And then I realised. I was just being sold a different model of what was ‘beautiful’. This model may have been more inclusive, but it was still just another bullshit ideal. And this realisation was liberating, it gave me an insight. There was nothing wrong with me. There was something wrong with the society that I was living in. So why was I allowing my life to be ruled by a metric that was all made-up anyway?
For the first time in my life, I had accepted myself. I stopped standing bow-legged in photos to try and fake a thigh gap. Tight dresses became an option, even if I had eaten a proper dinner!! I was letting go of the beauty standards. I was embracing being a woman.
Even at the time, I was cognisant of this change, and I distinctly remember being worried about what would happen to my self esteem when I landed back in a country where every song was not about nalgas or culo. When I returned to a place where I did not fit the beauty standards.
I return to being ‘curvy’ again in Los Angeles.
Hopped off the plane in LAX with a dream and a cardigan (big up Miley). Except without a dream, and I had lost my only cardigan.
Now, if there is one place in the world that exemplifies the societal pressure we feel it is Hollywood. Hollywood, the land that told that Jennifer Laurence was too ‘fat’ to be hired and where women over 40 getting a leading role is equivalant to seeing Bigfoot.
As soon as I had landed I could feel the difference. I had gone back to being the ‘curvy’ girl.
But this time although the beauty standard was different, so was I.
Being ‘curvy’ or ‘skinny’ or ‘beautiful’ was all a matter of perspective. My weight had not changed from one country the next, nor had my face. The only difference was the standards.
And guess what, they were unrealistic in every single country.
The Bullshit of Beauty Standards
Nicaraguan women are naturally beautiful. Thick dark wavey hair falls over their caramel skin. And yet I constantly saw foreign women getting complimented on their pale skin, their light hair. I remember hearing people say how they liked ‘blanquitas’. I saw how my Nicaraguan friends looked down on wavey hair and always insisted on straightening their own. The advertisements I saw were full of women with bleached hair, pale skin and light contact lenses. And when I went to the ‘fancy’ mall in the capital, the shops were full of furry winter coats, which in tropical heat, must have served purely as an aspirational purchase.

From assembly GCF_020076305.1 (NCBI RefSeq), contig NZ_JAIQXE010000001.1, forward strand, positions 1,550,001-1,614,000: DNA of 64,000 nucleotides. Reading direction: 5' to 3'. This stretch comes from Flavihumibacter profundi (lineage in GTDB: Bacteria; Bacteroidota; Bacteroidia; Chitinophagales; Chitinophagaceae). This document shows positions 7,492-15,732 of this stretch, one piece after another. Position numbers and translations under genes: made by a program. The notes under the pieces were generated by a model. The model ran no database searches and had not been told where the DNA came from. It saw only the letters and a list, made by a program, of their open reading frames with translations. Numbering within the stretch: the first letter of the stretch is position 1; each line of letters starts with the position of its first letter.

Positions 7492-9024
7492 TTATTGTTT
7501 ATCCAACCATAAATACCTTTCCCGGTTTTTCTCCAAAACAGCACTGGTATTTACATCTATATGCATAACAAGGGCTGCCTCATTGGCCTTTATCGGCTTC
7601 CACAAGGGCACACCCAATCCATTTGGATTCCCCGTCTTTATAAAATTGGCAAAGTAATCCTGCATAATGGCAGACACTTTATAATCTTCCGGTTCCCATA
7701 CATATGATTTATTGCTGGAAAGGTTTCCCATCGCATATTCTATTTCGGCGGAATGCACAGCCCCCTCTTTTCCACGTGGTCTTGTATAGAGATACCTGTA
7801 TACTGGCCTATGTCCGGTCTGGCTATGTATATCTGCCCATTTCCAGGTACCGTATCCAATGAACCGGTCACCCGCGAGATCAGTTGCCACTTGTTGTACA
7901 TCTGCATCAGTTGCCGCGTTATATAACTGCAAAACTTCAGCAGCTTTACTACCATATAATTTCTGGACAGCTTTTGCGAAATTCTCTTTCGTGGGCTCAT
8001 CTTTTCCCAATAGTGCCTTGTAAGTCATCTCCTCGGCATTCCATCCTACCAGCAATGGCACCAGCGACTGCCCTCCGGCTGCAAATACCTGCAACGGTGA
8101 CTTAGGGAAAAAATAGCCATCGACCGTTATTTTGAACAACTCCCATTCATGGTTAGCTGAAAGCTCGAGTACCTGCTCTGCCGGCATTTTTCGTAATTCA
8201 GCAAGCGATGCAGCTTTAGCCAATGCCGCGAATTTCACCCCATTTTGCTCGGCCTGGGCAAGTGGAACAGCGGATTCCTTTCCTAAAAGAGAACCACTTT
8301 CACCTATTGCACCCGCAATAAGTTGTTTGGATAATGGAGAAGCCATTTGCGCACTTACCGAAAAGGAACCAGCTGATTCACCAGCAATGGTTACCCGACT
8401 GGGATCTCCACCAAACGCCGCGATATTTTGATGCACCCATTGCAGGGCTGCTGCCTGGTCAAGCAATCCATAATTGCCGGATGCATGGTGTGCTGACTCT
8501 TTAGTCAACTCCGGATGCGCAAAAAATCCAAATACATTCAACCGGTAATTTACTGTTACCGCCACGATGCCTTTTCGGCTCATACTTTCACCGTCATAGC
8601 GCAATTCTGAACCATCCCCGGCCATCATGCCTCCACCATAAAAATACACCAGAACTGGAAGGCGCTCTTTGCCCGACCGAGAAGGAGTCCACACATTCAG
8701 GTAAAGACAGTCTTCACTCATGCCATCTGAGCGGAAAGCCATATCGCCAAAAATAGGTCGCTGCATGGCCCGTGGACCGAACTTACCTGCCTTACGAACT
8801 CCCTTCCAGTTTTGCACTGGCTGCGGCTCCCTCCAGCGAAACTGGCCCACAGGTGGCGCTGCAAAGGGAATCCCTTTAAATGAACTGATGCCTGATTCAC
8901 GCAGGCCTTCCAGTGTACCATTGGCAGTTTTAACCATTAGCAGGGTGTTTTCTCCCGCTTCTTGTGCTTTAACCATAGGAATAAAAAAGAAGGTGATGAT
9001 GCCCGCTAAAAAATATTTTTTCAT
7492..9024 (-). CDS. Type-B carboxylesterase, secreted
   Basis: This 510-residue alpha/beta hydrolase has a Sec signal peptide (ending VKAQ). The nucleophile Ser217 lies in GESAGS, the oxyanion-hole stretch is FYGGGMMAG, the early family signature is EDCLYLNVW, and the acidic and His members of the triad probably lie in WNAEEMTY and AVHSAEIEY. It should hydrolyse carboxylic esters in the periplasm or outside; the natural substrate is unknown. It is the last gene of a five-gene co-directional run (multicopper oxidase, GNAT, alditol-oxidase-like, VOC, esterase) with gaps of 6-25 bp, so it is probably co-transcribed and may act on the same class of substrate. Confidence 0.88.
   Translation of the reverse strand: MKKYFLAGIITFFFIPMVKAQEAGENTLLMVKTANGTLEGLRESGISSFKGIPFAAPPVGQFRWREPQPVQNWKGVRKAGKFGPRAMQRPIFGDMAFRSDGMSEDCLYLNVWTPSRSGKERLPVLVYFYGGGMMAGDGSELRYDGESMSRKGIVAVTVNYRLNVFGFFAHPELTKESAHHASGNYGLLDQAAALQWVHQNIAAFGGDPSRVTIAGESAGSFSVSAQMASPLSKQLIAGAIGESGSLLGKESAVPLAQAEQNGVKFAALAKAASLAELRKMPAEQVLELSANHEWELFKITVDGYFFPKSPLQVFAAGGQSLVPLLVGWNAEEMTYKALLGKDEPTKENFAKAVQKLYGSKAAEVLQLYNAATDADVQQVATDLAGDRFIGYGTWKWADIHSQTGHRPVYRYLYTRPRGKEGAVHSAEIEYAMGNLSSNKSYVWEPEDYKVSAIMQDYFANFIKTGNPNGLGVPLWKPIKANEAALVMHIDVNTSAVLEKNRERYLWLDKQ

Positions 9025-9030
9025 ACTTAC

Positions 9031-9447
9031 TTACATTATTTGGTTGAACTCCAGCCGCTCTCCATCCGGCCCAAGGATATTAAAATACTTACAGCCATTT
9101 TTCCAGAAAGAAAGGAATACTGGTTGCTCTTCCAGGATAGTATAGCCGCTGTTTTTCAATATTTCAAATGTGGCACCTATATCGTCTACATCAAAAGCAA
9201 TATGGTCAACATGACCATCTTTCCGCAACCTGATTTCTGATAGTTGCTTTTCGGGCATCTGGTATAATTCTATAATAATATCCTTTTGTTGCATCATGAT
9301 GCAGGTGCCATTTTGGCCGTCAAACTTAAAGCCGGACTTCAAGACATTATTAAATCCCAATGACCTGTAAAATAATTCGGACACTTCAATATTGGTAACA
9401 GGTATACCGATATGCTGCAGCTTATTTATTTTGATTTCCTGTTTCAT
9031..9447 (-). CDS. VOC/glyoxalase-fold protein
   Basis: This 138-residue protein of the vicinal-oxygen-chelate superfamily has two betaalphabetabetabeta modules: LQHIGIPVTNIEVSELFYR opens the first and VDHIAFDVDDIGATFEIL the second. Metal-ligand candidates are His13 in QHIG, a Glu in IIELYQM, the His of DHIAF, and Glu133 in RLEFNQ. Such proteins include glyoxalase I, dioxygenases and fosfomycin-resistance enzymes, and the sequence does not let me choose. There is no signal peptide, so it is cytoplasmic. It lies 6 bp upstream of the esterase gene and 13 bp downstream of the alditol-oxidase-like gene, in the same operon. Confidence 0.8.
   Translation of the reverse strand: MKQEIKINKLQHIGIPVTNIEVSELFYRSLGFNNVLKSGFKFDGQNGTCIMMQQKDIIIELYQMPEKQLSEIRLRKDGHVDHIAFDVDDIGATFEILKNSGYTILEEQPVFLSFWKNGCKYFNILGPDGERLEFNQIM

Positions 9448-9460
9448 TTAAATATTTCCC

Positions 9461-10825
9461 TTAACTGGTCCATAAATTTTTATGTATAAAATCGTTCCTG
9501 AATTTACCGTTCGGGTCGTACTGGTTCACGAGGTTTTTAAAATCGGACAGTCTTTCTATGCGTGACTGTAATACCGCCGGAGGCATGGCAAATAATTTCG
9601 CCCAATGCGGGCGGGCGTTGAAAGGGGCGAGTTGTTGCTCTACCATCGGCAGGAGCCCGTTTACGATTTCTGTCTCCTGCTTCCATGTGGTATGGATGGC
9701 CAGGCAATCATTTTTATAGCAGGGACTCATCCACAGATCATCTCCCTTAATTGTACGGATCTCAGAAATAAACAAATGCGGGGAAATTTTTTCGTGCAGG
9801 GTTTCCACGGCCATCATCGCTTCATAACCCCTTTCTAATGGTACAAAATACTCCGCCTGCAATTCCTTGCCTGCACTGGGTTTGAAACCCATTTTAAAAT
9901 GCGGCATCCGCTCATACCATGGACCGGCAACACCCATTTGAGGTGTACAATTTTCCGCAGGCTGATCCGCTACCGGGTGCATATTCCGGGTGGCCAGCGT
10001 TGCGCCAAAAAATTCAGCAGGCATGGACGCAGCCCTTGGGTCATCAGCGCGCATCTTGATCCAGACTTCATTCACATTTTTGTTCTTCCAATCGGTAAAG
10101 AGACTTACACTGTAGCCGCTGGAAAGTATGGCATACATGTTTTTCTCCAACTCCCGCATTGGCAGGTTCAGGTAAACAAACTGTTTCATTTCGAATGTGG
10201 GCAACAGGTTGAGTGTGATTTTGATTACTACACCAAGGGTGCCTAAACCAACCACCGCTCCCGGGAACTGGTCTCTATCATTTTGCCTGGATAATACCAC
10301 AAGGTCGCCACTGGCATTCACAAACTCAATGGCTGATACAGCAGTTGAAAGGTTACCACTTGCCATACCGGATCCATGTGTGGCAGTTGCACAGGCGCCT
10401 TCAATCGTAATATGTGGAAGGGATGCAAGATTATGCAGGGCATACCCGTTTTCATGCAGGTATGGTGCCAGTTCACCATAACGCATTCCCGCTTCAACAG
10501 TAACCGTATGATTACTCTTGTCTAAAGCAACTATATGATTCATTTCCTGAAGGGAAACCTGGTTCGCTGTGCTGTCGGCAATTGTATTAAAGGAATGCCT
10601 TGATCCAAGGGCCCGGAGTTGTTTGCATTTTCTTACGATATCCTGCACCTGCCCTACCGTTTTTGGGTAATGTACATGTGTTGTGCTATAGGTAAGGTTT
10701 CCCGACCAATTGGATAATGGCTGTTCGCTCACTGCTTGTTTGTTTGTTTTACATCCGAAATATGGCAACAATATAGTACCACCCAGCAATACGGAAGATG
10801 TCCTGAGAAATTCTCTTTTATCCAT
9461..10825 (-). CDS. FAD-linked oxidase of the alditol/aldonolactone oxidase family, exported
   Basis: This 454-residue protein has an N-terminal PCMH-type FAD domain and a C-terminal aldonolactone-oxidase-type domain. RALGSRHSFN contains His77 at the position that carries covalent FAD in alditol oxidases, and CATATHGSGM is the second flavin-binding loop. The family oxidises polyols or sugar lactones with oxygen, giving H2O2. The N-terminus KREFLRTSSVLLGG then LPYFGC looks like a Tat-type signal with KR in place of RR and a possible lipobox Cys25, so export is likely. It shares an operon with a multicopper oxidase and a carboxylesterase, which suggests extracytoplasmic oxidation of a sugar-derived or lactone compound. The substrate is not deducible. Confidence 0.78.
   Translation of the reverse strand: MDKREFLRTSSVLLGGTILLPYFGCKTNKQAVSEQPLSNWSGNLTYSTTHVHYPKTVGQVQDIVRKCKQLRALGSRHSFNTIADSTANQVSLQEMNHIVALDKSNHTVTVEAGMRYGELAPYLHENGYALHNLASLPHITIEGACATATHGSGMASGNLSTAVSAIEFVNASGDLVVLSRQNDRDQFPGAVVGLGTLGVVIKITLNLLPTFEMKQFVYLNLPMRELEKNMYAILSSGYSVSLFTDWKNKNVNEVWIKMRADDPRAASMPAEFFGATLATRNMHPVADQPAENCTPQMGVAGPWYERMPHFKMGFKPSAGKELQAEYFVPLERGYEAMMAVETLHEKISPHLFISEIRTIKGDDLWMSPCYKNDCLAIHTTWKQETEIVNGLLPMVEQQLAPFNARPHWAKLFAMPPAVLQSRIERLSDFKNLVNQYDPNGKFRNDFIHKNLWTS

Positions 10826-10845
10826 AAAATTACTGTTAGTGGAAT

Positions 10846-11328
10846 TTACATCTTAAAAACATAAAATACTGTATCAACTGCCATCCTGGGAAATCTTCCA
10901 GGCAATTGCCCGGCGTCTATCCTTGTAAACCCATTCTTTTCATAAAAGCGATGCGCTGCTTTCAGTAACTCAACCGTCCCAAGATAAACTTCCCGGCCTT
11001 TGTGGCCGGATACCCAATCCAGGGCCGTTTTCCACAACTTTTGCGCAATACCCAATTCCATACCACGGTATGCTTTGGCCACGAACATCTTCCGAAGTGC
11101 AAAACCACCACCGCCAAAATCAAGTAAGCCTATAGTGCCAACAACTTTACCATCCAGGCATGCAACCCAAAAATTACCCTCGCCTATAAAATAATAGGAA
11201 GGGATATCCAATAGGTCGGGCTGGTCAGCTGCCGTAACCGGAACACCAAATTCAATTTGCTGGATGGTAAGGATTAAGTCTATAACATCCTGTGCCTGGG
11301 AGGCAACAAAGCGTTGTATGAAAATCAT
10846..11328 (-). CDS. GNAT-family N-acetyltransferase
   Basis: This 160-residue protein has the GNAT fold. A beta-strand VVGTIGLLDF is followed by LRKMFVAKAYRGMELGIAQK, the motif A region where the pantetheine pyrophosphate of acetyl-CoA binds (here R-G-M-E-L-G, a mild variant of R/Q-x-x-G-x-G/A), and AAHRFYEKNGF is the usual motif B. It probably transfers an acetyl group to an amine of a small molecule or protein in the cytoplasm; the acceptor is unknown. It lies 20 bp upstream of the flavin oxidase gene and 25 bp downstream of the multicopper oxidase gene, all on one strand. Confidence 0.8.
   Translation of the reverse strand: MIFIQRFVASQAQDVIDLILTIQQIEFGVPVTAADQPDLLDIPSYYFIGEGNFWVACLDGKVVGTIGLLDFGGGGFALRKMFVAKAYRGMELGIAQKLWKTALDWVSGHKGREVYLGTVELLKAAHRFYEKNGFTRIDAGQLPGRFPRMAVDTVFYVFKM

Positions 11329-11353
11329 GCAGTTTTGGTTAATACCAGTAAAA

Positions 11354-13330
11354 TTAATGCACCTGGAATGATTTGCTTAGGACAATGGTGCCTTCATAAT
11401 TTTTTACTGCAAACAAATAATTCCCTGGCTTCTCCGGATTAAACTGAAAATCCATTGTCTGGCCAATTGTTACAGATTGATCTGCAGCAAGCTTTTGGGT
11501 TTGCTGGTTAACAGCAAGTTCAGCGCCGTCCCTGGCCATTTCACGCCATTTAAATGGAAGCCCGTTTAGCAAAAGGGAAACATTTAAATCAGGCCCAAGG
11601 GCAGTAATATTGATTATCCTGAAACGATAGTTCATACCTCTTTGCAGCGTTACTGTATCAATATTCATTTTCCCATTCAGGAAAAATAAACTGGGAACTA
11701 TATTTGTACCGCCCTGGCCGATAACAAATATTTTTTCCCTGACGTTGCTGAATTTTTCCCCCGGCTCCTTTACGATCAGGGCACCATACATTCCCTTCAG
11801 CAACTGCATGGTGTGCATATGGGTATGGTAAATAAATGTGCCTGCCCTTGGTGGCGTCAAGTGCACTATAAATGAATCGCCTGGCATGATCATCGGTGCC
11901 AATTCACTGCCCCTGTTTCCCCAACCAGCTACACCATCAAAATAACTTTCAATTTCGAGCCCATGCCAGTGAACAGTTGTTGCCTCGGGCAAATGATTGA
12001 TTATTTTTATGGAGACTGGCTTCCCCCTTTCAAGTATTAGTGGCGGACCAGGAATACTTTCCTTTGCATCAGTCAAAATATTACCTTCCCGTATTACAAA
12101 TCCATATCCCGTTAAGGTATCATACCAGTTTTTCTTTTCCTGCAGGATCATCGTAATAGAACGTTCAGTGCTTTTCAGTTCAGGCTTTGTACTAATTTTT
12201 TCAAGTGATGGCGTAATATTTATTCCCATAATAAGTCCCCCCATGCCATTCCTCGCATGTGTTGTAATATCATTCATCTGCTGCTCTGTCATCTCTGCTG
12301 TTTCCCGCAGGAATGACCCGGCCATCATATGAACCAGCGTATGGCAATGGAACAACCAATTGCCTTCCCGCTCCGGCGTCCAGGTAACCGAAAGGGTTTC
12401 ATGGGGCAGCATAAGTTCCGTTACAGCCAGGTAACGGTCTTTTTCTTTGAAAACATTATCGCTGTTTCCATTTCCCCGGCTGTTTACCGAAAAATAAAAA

I had never viewed beauty standards so clearly before. I was so used to just seeing everything as adverts, fashion or tv, that I was not seeing the messages behind it. But entering into an entirely new society allowed to me to view things from a distance. I saw behind the smokescreen.
And when I came back to England this distance did not go. It felt like I was seeing everything fresh for the first time. Everything felt foreign.
In a country an ever-increasing obesity problem, we fetishize being skinny.
I was once again surrounded by women who would only eat when other people ate. Like we need permission to give our body nutrition. A woman enjoying food was no longer seen as something natural, something sexy. I ate a doughnut at work and a male manager made a comment about me enjoying it ‘too’ much. A comment that served as a warning that if I continued to eat like that I might not be ‘attractive’ anymore. Going out for a big meal was constantly accompanied with comments about exercising heavily the next day, or about eating nothing that day to justify eating a large portion. I was back in diet culture and it felt disgusting.
It felt like everything around me was so casually perpetuating this awful mindset. This mindset that I had worked so hard to get rid of.
The Paradox of Beauty Standards
Our beauty standards thrive off the fact that the average person does not fit the ideal. Though the beauty standards may change from country to country, the fact remains that it is largely unrealistic.